Trying to Get Verified on Social Media
Twitter originally introduced social media verification to authenticate the identity of public figures and celebrities. Since then, verified users also include businesses, brands, influencers, activists and journalists.
There are many benefits to having your social media accounts verified. First of all, the blue check confirms that you are real, official and not an impersonation. It is seen as an endorsement that tells people you are credible, important and worth paying attention to. Also, verified accounts always rank higher in the same search queries. Your posts and comments are placed on top of those of non-verified accounts, which is a great way to reach a larger audience and boost your engagement. An earlier study reveals that the engagement rate is 30% higher for verified Instagram accounts than for regular accounts.
Undoubtedly, getting the blue badge is highly desired by anyone looking to grow their brand or business. The process of becoming verified can be challenging, though. According to research, only 3.26% of Instagram accounts with over 1,000 followers have the verification check. Furthermore, 73.4% verified accounts are among accounts with over one million followers, while for accounts with less than five thousands followers, only 0.87% are verified.
Myths about social media verification
So, how do you get verified? There are various myths surrounding social media verification. Some people believe that you should be famous in order to get the blue badge, or that you need to have millions of followers to qualify. However, none of it is true. While social media verification was only reserved for celebrities and famous people in the past, it is now open to all individuals, businesses and brands. So, even if you are a coach or other business professional, you are welcome to apply as long, as you meet their requirements.
In terms of the number of followers, there are no minimum requirements either. It may be easier if you have millions of followers, but that doesn’t mean you cannot get blue-checked if you only have a few thousand followers. There are ample examples of users with just a few thousands followers who have successfully obtained the blue tick, such as virtual insurer OneDegree, digital investment platform Aqumon, online broker Webull Securities and financial portal MoneySmart. And journalist Peter Yeung got his blue badge too with only 1,000-plus followers.
Different social media platforms may have slightly different requirements. For instance, Facebook and Instagram require that your account is authentic, complete, unique and notable. The first three requirements are pretty straightforward, but most people struggle with the notability requirement. And that’s why I hope to shed some light here.
Notability criteria explained
What happens when you submit your account for verification is that an online Google search will take place to determine your “notability.” In the case of Instagram, for example, to be considered “notable,” you should be well-known, highly searched for or important enough to be talked about (i.e., be featured in multiple news outlets). There are many articles online that also mention this point of media coverage to “explain” the notability criteria — but very little clarification is given for what this really entails.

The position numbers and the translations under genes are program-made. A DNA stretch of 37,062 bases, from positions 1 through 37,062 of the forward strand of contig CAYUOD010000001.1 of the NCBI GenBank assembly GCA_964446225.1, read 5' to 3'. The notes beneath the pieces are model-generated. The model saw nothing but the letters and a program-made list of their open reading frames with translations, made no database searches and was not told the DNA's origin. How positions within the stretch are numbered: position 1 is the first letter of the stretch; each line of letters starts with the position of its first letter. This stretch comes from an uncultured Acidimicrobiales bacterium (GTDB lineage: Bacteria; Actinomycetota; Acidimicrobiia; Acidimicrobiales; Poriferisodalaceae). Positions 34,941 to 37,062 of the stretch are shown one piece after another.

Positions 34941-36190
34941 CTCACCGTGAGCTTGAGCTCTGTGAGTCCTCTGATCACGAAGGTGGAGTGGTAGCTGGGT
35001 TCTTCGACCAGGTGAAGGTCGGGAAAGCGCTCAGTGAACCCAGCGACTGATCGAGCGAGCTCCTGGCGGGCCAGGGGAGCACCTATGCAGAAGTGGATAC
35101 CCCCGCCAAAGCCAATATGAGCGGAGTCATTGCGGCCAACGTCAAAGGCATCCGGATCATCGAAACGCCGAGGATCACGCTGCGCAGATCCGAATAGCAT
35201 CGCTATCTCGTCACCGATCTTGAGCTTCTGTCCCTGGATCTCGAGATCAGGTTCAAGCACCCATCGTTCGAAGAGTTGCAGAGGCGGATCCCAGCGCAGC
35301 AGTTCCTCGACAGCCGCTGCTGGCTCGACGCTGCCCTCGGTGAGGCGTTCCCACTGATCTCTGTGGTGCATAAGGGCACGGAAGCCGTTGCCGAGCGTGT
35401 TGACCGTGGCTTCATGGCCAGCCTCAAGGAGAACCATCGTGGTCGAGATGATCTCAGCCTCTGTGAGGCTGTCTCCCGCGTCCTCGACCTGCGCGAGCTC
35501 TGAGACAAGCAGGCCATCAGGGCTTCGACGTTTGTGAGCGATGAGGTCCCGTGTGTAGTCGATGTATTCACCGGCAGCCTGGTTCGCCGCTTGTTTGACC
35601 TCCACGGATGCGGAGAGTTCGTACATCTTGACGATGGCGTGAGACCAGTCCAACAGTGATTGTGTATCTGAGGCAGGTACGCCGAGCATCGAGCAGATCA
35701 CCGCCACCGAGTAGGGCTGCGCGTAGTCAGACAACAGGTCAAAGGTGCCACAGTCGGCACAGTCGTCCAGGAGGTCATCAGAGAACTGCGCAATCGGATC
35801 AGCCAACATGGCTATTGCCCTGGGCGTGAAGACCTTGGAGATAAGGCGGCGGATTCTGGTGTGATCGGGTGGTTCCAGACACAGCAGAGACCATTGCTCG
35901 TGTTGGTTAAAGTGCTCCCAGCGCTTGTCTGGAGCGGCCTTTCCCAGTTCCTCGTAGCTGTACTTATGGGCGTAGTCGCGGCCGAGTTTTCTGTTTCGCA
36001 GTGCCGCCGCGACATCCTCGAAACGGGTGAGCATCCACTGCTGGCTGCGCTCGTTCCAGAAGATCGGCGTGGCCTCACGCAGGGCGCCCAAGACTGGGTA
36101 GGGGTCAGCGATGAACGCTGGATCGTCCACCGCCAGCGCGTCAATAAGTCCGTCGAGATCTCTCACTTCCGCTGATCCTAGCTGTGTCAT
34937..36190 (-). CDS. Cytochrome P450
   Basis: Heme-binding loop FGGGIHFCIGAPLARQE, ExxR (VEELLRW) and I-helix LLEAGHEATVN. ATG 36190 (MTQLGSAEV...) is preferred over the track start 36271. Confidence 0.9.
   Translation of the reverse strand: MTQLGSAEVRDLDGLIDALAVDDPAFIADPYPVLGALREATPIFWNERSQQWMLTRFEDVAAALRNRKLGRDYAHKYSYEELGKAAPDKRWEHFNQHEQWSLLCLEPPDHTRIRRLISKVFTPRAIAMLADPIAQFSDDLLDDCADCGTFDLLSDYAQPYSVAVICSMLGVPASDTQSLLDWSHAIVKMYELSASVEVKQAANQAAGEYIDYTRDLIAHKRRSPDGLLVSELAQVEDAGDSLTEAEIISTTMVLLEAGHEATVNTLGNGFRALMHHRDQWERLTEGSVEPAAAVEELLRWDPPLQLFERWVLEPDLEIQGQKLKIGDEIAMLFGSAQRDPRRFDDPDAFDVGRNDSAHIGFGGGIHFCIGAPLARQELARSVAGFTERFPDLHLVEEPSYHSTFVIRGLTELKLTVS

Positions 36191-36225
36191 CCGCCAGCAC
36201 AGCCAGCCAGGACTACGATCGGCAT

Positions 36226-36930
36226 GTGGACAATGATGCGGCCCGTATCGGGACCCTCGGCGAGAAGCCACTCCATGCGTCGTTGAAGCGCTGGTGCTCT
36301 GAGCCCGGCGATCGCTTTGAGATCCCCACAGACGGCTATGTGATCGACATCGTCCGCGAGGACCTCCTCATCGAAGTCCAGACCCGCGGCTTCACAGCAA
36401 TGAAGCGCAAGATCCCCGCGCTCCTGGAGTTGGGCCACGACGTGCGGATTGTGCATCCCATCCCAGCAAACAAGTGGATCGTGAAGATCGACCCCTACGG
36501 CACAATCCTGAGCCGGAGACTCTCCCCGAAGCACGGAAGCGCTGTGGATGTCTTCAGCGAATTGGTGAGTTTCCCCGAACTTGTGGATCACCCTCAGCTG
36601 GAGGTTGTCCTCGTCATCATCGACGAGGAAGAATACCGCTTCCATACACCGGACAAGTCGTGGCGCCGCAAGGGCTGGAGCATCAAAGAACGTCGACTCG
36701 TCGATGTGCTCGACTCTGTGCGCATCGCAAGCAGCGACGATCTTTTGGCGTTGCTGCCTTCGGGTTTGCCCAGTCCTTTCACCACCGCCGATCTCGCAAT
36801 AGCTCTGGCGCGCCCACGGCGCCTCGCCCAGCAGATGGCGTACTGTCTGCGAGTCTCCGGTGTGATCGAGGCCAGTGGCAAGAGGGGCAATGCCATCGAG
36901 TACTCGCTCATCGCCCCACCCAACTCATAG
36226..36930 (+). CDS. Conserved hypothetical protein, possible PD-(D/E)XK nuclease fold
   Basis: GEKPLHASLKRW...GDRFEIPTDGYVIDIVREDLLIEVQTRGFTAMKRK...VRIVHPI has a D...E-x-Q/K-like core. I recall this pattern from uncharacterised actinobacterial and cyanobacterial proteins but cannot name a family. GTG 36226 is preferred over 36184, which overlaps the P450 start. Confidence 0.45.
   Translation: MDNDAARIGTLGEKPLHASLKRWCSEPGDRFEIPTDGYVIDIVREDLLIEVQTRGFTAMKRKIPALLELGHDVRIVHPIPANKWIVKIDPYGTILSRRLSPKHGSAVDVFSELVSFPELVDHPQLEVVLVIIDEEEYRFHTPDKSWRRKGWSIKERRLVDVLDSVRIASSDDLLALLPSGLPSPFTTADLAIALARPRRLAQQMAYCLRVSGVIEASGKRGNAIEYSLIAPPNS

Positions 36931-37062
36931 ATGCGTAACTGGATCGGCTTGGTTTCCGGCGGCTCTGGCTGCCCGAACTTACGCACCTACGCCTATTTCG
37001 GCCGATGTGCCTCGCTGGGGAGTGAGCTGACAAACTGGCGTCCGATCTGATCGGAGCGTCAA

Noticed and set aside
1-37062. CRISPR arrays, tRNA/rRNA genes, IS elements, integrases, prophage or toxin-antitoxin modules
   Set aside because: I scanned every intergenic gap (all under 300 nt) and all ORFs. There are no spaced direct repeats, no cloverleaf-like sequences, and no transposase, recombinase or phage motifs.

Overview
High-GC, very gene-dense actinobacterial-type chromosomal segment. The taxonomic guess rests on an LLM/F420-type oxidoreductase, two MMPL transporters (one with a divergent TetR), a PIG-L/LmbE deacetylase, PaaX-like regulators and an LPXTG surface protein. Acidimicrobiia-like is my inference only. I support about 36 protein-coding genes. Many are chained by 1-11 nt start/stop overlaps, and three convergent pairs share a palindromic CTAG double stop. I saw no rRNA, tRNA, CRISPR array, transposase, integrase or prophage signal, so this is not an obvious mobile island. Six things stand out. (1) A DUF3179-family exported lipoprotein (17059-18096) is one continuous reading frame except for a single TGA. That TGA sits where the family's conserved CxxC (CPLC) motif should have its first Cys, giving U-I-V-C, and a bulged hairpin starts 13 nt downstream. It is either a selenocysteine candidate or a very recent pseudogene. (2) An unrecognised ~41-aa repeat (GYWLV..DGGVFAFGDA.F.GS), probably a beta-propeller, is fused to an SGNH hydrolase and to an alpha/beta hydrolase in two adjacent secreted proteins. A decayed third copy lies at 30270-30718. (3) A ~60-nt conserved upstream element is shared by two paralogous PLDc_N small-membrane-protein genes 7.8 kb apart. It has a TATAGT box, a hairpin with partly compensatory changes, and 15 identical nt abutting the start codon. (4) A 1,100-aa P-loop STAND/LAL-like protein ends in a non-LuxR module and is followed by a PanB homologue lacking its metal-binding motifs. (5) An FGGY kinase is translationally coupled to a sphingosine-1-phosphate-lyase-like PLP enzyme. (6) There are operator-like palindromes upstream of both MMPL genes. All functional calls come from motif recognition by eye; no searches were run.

Basically, to increase your chance of passing the notability criteria, you, your business or brand should be featured in the media and meet the following requirements:
- News outlets only: The media outlet should be a news outlet. While there are many sizable online publications out there, not every publication is considered a news outlet. Some are actually blogs and therefore won’t qualify for this criteria. One way to check is to see if your article actually appears under Google’s News tab. The key here is to have a lot of articles about your business showing up under Google’s News tab.
- No sponsored or paid content: Your articles cannot be sponsored or paid media placements. If you pay close attention to the different articles on online publications, you will find that some are labeled “sponsored,” “paid content” or similar. Some companies think they can do a “PR burst” and issue a press release via a press newswire and publish it on hundreds of sites. But sorry, these kinds of articles are essentially useless. They are seen as sponsored content and therefore not eligible for the notability requirement.
- Recency of news: There should be enough recent news articles about you or your brand. If you have been sporadically featured in the news over the years, it will be very hard to convince the social media platform that you are a notable user. Notable people or brands are consistently talked about and not less frequent than earthquakes, so to speak.
- Full features: The articles should be full-length stories exclusively written about you or your business — for example, interviews or in-depth stories about your business or products. Brand mentions (i.e., stories in which your brand is only quoted as an example or reference) do not qualify.
- Adequate number of articles: As a rule of thumb, it’s recommended to aim for at least ten recent full feature articles about your brand or business online. If you can get more, great! But otherwise, slightly more than one Google search result page will suffice.
Given these conditions, unless you have been consistently featured in the news, the process of obtaining the blue badge will clearly pose a challenge. Hence, you may want to consider investing in PR activities or hiring a publicist to help you build a strong online presence and become “notable-worthy.” Social media verification might take some effort and investment, but given its exclusive benefits, it’s very well worth it.